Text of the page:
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American Imperialism

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Liz Steinmetz

on 6 April 2018

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Transcript of American Imperialism

Lesson 4: What was
U.S. foreign policy in Central and Latin America (South America)?
How did the
Spanish American War start in 1898?
Lesson 2: Where in the world
did the U.S. expand through imperialism?
Age of Imperialism
How can we understand imperialism in the late 1800s?
: a word that describes powerful countries use diplomacy or military force to expand their economic and political power over weaker countries
Unit 6: The Age of Imperialism and WWI
Imperialism in Latin America

Why did many people believe the U.S. should be imperialist?
Imperialism and the World
American Imperialism in the Pacific and Asia
The Great
War, AKA: World War I

The search for raw materials and markets drove imperialism.
Colonization (early imperialism): the process of gaining complete control over other countries resources and governments
Territorial expansion (modern imperialism): the process of controlling the governments of other nations (puppet governments)
Empire Building
Just before and after the Civil War, American leaders wanted to build an empire in the Caribbean, Central America, and Pacific linked by new transportation (canals) and communication (telegraph)
"White Man's Burden"
Some believed Americans should bring their religion and culture to "inferior" peoples of Africa, Asia, and Latin America
Since the mid-1800s, Americans wanted a trading empire in the Pacific. In 1867, the same year the U.S. acquired Alaska,
Secretary of State Seward
also arranged to buy the Pacific islands of
Midway was a good stopping place for ships traveling to China; however, it was not enough to build a Pacific empire from.
U.S. and Hawaii began to trade with each other after missionaries came to spread Christianity in Hawaii in the 1790s
1830s: American business planted sugarcane there - took control over most of the land and businesses
Missionary Ship to Hawaii
Sugar Plantation in Hawaii
1891: Queen Liliuokalani became Hawaii’s ruler and wanted to regain control over lands for Hawaiians
1893: American businessmen led by Samuel Dole rebelled - set up a
provisional government
to take power from Queen Lili
1894: Dole asked the U.S. to take over Hawaii, but President Cleveland refused - Queen Lili visited the U.S. to speak against it
1898: Congress made Hawaii a
of the U.S.
One of the world's largest producer of fruits and vegetables, founded by Sanford Dole in 1901.
Annexation of Hawaii
American Samoa: territory of the U.S. in 1899 - Germany and the U.S. divided up the country between them for trade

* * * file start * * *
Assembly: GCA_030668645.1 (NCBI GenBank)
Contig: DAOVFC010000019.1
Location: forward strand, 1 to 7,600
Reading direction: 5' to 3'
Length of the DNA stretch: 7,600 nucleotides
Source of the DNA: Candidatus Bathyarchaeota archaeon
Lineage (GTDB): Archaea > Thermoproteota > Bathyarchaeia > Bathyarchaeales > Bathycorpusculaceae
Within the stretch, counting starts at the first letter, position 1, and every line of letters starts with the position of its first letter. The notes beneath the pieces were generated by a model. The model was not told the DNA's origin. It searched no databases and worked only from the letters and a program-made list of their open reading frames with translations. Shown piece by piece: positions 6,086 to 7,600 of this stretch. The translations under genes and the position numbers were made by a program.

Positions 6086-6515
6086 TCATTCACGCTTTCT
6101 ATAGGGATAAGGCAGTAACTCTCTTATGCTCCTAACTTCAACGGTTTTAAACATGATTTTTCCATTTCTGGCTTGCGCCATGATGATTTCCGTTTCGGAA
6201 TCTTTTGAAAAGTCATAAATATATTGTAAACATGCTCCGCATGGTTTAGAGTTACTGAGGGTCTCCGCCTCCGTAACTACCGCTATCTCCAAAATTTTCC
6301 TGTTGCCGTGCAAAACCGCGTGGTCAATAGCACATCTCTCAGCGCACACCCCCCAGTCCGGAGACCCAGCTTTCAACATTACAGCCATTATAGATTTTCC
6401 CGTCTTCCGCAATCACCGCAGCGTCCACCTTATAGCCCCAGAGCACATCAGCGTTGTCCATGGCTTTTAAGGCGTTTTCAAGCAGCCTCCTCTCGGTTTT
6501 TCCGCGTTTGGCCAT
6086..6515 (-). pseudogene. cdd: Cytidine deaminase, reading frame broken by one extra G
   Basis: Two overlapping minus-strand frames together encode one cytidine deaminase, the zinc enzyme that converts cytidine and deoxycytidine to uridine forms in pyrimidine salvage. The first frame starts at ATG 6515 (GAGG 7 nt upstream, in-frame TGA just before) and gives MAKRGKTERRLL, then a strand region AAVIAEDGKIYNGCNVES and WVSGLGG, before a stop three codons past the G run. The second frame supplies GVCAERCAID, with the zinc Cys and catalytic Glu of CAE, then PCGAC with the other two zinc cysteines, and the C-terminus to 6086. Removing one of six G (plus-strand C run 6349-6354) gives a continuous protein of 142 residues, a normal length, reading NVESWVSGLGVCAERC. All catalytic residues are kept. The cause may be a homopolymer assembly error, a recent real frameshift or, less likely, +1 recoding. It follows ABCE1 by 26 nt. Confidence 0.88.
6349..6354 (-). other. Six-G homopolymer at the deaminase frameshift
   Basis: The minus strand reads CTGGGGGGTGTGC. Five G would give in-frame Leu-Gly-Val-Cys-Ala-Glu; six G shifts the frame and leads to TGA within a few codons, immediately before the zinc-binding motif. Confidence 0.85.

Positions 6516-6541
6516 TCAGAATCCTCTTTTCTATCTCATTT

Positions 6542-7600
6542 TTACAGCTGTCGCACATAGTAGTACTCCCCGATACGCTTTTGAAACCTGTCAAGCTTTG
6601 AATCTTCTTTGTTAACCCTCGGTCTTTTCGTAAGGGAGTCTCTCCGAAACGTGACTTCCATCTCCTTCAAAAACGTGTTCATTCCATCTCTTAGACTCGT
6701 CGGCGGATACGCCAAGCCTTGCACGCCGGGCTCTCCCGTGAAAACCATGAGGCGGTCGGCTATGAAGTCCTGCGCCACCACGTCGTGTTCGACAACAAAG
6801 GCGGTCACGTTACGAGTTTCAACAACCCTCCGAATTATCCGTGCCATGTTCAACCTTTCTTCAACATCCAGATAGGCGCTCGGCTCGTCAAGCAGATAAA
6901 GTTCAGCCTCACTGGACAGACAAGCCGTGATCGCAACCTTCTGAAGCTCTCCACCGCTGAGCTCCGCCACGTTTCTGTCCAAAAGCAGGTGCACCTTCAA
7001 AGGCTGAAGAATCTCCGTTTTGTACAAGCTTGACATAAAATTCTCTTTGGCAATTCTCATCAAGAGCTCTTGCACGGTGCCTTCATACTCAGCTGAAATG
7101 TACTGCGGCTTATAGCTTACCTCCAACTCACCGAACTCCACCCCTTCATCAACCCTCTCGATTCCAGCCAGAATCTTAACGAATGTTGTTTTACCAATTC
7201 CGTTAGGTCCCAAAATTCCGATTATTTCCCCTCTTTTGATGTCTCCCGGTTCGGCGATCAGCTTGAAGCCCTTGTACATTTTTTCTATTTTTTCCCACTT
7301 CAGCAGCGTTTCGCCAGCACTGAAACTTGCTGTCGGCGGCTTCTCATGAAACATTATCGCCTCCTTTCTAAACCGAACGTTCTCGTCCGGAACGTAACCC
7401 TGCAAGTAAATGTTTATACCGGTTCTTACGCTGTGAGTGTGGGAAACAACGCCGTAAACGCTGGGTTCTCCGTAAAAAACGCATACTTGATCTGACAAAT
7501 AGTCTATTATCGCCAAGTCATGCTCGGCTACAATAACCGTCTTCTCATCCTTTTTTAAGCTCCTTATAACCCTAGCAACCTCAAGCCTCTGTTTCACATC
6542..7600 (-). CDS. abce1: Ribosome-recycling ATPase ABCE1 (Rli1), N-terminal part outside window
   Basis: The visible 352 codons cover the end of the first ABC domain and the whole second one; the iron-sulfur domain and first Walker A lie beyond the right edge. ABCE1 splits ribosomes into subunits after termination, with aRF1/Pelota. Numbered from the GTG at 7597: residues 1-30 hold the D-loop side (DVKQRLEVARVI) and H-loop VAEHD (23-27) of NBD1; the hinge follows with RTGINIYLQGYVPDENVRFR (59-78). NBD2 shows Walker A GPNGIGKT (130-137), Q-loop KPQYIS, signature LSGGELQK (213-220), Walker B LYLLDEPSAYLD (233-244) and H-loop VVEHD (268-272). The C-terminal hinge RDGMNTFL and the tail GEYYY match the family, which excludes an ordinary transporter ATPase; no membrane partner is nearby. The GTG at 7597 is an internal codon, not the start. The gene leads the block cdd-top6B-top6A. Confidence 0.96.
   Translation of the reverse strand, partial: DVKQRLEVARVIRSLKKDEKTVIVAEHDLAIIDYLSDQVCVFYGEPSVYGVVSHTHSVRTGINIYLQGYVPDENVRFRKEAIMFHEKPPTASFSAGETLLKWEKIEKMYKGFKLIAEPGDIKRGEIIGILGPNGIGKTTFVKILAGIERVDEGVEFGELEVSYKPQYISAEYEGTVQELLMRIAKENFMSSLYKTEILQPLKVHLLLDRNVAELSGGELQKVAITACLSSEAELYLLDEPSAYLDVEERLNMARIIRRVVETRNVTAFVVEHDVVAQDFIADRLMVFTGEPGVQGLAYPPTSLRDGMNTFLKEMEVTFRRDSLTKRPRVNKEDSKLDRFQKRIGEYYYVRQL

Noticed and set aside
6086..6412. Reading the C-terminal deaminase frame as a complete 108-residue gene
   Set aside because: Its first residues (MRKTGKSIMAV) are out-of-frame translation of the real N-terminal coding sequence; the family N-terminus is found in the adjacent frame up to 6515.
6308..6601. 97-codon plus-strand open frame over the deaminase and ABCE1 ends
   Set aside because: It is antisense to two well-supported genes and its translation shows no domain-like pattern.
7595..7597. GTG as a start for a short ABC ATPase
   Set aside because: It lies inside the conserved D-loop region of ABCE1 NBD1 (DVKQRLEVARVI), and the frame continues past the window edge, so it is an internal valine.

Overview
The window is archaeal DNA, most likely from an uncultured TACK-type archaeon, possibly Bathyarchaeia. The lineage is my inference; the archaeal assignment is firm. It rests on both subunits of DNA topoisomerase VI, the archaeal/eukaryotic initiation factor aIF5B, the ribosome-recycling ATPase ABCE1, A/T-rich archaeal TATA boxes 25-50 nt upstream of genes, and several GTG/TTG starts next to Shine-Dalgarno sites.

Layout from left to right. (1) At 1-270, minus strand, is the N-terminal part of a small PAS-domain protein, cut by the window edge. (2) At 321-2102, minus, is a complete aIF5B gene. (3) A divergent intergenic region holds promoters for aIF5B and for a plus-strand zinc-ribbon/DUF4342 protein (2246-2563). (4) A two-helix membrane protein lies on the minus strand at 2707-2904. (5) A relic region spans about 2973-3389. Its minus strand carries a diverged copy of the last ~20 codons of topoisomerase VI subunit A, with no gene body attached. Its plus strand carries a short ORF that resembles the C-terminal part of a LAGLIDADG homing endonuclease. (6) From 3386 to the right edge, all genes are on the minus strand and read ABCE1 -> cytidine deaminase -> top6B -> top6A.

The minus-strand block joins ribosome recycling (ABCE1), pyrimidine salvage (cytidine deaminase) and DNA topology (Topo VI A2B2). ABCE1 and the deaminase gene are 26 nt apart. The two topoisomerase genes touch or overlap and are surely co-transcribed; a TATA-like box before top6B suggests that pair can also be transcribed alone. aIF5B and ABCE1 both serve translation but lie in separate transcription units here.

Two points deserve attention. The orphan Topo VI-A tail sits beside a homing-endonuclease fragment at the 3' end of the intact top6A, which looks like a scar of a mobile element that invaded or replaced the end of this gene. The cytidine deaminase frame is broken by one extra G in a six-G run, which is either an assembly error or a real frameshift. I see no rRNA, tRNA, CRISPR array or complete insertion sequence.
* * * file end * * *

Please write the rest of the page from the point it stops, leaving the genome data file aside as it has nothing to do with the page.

China in late 1890s: many nations exploited trade and natural resources in China, including Japan, Germany, Great Britain, France, and Russia
Spheres of influence
led to rivalry (competition) - foreign countries divided China into sections of control
What were the causes of WWI?
Causes of WWI (and many wars since):
: celebration of military and rapid buildup of militaries in imperialist European countries
: supposed to keep a
balance of power
between powerful countries, but ended up triggering world war, instead
mperialism: All of these countries competed for the resources in colonies they occupied in Asia and Africa
: imperialist countries and some of their territories began to hate each other more and more
“Open Door Policy:” U.S. wanted to influence China, too, and proposed this policy for foreign countries to share trade freely between each foreign section of China, but Japan and the European nations refused
The Boxer Rebellion
Boxer Rebellion, 1899: secret Chinese society rose up and attacked foreign leaders in China, but it was put down by foreign armies
Foreign fears over Boxer Rebellion led Japan and European countries to accept the Open Door Policy
Japan and Russia: fought over Manchuria in China from 1904-1905 (bad for trade)
U.S. helped Japan and Russia come to an agreement over Manchuria in 1905
Strained Relations
Roots of conflict between U.S. and Japan that lead to WWII:
1905: Japan was threatened by U.S. power and began to build up its navy to challenge U.S. imperialism in Asia
Japan was also increasingly angry over discrimination against Japanese-American immigration in the U.S.
1909: President Roosevelt sent a “Great White Fleet” of 16 battleships to Japan to send a message of dominance, which put conflict off for a time
The U.S. and Japan came up with a "gentelmen's agreement" Japan would limit Japanese immigration to the U.S. if cities like San Francisco would stop segregating Japanese Americans.